Tips: Cooking Pork Loin

There’s all sorts of different advice you can read from different chefs regarding food. Some are scientifically proven and others… Not so much. My aim here is to provide tips for somewhat simple tasks that will make your life easier, and will (hopefully) take some of the stress out of cooking.

Pork is arguably the tastiest and cheapest meat you can buy, and learning how to cook it properly is something I would recommend. In this example, I’m using pork loin steaks, which you can buy from pretty much every supermarket out there for under £3.

The first thing to note about pork, is that it has been acceptable to serve it pink for over 7 years, but restaurants and home cooks seem late to adopt this change. Previously, the FDA recommended that pork be served with an internal temperature of 71°c (well-done), but they now recommend 63°c (medium). If you’ve cooked pork loins before, you may have noticed that it’s possible to cook them to an internal ‘medium’ temperature, but the inside is mostly grey as opposed to staying nice and pink like you would experience with beef. This disappoints me, let’s riot.

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Make sure you season before cooking. It looks tasty and sets the mood.

The most important part about cooking meat is the heat. Unfortunately, when you buy pork loin steaks in a supermarket, they’re pretty much always cut really thin. If you don’t want to overcook your meat, you’ll need to do the opposite of what sounds normal: turn the heat up as high as possible. This not only creates a nice browning on the outside of the meat, but it also creates texture and allows you to get this desired colour before overcooking internally.

Place a frying pan on the highest heat you can, and wait until the oil gets ‘smoky’. Bear in mind that once you add the pork into the pan, the temperature will drop.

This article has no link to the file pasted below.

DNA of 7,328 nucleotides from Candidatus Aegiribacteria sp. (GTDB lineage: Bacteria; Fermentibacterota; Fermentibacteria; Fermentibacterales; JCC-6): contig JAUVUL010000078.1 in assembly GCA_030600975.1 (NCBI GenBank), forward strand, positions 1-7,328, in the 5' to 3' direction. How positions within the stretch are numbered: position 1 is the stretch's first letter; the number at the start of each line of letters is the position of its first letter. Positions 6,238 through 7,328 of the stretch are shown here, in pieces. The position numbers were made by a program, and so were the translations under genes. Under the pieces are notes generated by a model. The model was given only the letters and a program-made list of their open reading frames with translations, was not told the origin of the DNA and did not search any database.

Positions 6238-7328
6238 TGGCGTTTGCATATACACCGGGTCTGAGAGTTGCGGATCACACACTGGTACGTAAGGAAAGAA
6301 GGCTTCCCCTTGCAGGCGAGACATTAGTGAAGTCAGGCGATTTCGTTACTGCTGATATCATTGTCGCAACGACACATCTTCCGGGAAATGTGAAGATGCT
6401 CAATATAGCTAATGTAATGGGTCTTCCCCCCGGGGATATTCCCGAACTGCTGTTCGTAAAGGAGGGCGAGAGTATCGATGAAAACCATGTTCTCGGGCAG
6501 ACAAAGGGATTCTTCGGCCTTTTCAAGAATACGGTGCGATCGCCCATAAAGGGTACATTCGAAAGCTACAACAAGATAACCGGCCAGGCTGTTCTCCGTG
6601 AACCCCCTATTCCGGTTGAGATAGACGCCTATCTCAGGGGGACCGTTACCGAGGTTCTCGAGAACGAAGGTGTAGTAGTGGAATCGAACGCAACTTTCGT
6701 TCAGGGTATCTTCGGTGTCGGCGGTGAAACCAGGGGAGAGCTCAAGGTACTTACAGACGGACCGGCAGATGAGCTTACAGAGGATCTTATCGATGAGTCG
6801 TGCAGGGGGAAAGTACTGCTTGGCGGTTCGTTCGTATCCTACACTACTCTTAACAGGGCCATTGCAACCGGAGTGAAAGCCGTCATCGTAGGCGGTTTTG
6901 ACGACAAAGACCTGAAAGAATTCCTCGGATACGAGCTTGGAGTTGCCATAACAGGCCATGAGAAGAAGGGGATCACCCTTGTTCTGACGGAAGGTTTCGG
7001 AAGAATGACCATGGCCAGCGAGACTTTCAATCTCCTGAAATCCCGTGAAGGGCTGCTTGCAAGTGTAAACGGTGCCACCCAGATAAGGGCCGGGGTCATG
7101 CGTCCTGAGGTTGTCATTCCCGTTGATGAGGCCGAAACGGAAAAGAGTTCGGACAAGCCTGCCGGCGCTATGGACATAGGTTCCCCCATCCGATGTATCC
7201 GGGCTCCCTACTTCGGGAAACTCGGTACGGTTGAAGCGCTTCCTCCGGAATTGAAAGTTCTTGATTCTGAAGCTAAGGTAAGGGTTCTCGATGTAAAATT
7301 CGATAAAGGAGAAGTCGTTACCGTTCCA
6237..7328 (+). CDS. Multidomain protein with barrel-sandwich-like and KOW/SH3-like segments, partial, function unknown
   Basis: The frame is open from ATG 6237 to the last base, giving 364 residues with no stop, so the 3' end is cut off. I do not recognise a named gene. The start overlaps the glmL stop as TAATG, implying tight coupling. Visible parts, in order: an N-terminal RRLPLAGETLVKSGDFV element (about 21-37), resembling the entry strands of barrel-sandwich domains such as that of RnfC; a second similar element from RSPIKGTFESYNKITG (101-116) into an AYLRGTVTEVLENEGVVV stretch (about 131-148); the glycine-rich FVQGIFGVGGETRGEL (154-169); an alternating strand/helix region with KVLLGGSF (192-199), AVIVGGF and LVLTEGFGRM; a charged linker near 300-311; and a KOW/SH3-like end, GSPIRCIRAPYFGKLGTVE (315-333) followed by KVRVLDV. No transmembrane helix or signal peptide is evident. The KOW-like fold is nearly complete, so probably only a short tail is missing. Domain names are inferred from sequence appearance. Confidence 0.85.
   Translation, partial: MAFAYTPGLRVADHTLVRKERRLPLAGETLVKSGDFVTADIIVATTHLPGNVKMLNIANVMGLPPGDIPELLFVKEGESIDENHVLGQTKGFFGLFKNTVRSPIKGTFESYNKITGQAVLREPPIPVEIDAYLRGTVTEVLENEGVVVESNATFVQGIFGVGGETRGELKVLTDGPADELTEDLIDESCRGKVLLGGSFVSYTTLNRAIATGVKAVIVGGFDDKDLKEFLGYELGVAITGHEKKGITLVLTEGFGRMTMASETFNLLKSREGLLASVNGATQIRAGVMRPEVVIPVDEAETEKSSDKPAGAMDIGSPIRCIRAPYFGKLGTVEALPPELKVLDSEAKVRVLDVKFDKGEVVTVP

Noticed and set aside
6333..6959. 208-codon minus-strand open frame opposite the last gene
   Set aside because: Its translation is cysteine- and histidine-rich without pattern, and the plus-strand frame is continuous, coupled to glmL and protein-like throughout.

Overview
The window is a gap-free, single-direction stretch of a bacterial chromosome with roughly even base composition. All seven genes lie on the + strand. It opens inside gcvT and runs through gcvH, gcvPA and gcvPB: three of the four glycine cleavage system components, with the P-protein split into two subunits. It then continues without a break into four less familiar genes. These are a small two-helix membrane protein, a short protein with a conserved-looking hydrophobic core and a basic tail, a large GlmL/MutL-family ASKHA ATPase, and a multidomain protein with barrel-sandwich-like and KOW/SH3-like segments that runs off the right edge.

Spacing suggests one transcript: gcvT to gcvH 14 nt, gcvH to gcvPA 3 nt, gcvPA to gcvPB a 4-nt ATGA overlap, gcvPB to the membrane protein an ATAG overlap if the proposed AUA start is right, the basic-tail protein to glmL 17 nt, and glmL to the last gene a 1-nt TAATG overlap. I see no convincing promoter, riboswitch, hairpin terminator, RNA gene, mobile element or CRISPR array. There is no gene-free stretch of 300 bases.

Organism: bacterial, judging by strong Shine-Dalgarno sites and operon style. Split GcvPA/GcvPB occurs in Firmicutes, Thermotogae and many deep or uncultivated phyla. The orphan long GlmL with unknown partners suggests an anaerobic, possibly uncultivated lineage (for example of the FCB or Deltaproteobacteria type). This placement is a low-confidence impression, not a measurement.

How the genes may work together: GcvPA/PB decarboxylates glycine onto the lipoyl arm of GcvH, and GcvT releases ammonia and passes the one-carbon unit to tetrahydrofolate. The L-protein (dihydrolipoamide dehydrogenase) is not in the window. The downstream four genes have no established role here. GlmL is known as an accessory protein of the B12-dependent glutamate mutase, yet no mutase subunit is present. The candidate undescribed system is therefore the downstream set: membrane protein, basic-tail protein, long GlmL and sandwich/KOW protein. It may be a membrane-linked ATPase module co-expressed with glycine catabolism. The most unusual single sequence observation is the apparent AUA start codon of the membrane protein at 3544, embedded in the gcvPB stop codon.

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If I set the heat any higher, my hob will explode.

You’ll need to render the fat down first, and the best way of doing this is to tip the pan forward. This allows the oil and fat in the pan to gather, where you’re able to essentially ‘deep-fry’ the fatty side of the steaks.

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Exhibit A

Once you’ve adequately rendered the fat of the meat, begin step 2 (this is coming up, keep reading). At a high heat, you should only need to flip the steaks 4 times in total. Do this every 15 seconds – this will maximise the time you have to get a nice colour on the outside before the internal temperature rises too much.

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First flip; the beginning of colour (the name of my upcoming album).

If you’re not confident at winging the timings, you can alternatively use a thermometer to take an educated guess as to when to take the meat away from the heat. Depending on how well-done you like to eat your pork dictates when you will need to take the steaks out of the pan. Keep in mind that you will need to rest the meat for at least 3 minutes, and every minute the internal temperature will rise by 1°c while it continues to cook from the residual heat. If you like your pork cooked all the way through, aim for 65°c and rest the meat for 5 minutes. For medium, aim for 57°c.

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Pro tip: don’t attempt to take a picture of a thermometer whilst the food is still in the pan.

Once you’ve reached the desired temperature, take the meat out of the pan and wrap it in clingfilm. This sounds gross and strange, but you’ll thank me later (probably). This keeps the steaks warm and will allow you to easily collect the resting juices for use in sauces (should you choose to).

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Disgusting.

As I had the time and ingredients to do so, I sliced some shallots to serve alongside my steaks. I prefer these to white/red onions, as they’re sweeter and make me sound like I’m posher than I actually am. They also cook quickly too – I fried these in the pan juices with a little salt.

 

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cookingforhumans

I cook and I write sometimes.

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